Today, we continue our player preview posts, beginning with the most unknown of the players, the 2012 freshmen basketball class. Everyone knows at least a little bit about the returning players, but the ones that haven’t played a minute of college ball have the most to prove on the court this upcoming season. As we start to look at the freshmen now, I will begin the previews with the least-heralded newcomers and end with the jewels of the highly-ranked class. Today, let’s look at Michigan’s recruit from north of the border, Nik Stauskas.
Background: The first thing that comes to mind when watching Nik Stauskas play is that he is a prototypical “Beilein player,” an absolute dead-eye shooter that will kill teams that leave him open behind the 3-point arc. Stauskas emerged on the scene while playing under Mark Lubick, the father of current Georgetown big and once-certain Michigan commit Nate Lubick, at St. Mark’s, where he teamed with five-star talents Alex Murphy (Duke) and Kaleb Tarczewski (Arizona) to form one of the best teams in the country two years ago.
When Michigan started recruiting the Canadian early on, he seemed destined to commit in a heartbeat to what seemed to be the perfect system for him. All signs pointed to the Wolverines, and his coach had always been a big fan of Beilein’s despite his son’s commitment to play for John Thompson III. He visited Michigan for the first time in late summer of 2010 then came back for a football game in the fall, consistently naming Michigan at the top of his list. As his recruitment appeared to be winding down, however, Bill Self swooped in from Kansas with an offer and certainly gave pause to Stauskas. He then seemed to be destined for Lawrence for a couple months before the Wolverines re-emerged in early 2011 and eventually gained his commitment. The match made in heaven came to fruition.
While at St. Mark’s, Stauskas was overshadowed by the big names of his teammates, but he shone brightly on the court, reportedly leading the team in scoring both of his seasons there, and in 2011 he guided his Winged Lion squad to a 28-2 record and a huge win over Nerlens Noel’s Tilton team. He was never a flashy player and always seemed to play within the game, but his stats always stood out at the end of the games, more likely than not because a large percentage of his makes came from downtown.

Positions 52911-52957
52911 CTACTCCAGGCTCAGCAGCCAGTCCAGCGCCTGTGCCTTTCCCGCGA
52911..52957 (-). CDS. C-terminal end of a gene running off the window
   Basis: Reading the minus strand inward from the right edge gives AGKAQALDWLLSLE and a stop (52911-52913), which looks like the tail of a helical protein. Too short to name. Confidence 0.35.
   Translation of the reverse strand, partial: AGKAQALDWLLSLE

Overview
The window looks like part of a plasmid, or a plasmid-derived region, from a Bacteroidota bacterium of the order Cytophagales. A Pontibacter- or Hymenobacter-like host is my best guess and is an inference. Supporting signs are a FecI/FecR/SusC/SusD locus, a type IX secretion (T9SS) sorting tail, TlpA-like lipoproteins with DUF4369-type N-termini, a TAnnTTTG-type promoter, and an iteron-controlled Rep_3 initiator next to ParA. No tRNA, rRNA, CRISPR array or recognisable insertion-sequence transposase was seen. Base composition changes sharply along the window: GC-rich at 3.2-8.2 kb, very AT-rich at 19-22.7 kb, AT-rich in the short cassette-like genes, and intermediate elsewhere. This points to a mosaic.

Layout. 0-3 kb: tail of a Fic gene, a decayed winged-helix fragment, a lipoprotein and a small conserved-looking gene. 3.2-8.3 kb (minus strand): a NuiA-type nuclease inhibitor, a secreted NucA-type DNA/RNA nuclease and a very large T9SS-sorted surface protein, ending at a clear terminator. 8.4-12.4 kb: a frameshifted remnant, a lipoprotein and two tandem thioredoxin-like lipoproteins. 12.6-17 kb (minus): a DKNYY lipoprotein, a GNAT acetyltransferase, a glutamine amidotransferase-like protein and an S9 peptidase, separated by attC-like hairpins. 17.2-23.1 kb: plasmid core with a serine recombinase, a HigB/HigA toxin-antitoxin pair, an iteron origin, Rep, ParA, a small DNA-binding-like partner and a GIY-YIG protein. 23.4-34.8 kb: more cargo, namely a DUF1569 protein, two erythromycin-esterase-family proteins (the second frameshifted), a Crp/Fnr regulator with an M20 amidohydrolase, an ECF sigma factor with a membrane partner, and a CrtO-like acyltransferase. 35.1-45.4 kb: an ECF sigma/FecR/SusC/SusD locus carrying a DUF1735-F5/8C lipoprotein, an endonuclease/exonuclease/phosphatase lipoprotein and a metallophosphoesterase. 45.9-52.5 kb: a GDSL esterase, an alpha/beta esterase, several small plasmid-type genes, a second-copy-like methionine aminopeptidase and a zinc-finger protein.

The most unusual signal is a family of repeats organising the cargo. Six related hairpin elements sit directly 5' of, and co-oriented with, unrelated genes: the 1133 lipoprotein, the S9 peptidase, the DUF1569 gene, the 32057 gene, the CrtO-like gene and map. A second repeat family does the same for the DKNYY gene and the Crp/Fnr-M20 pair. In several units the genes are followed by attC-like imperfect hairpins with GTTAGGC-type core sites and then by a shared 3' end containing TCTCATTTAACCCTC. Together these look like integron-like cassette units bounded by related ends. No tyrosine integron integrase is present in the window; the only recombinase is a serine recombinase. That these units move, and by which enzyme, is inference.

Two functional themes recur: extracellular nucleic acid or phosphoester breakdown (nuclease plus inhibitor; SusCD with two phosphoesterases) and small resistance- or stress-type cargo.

Stauskas also has myriad personal YouTube videos on the internet that showcase his hard work while at home, going through shooting drills in which he surprises himself when he misses and dribbling drills in which the ball is moving so fast at times it’s hard to tell exactly what he is doing. While he doesn’t particularly look like a star athlete with his unassuming face and relatively thin build, he has shown his ability on the court and will look to prove it further throughout his college career.
What He Will Provide:
What He Will Have to Work On:
Burning Question: How will the 2-guard rotation play out?
If Beilein implements the two-big offense that everyone is talking about these days, Stauskas’s minutes could be severely limited with Tim Hardaway, Glenn Robinson III, and Matt Vogrich all in the mix to see time at his spot, but if Beilein elects to go with his 4-out, 1-in offense at all, Nik will get pretty decent run throughout the year regardless of whether or not he beats out Vogrich in the rotation. Vogrich will likely be Stauskas’s main competition for minutes in a smaller offense, and the winner of that battle will be on the court for extended periods of time.
Stat Predictions: 5.2 points, 1.2 assists, 2.3 rebounds in 12 minutes per game.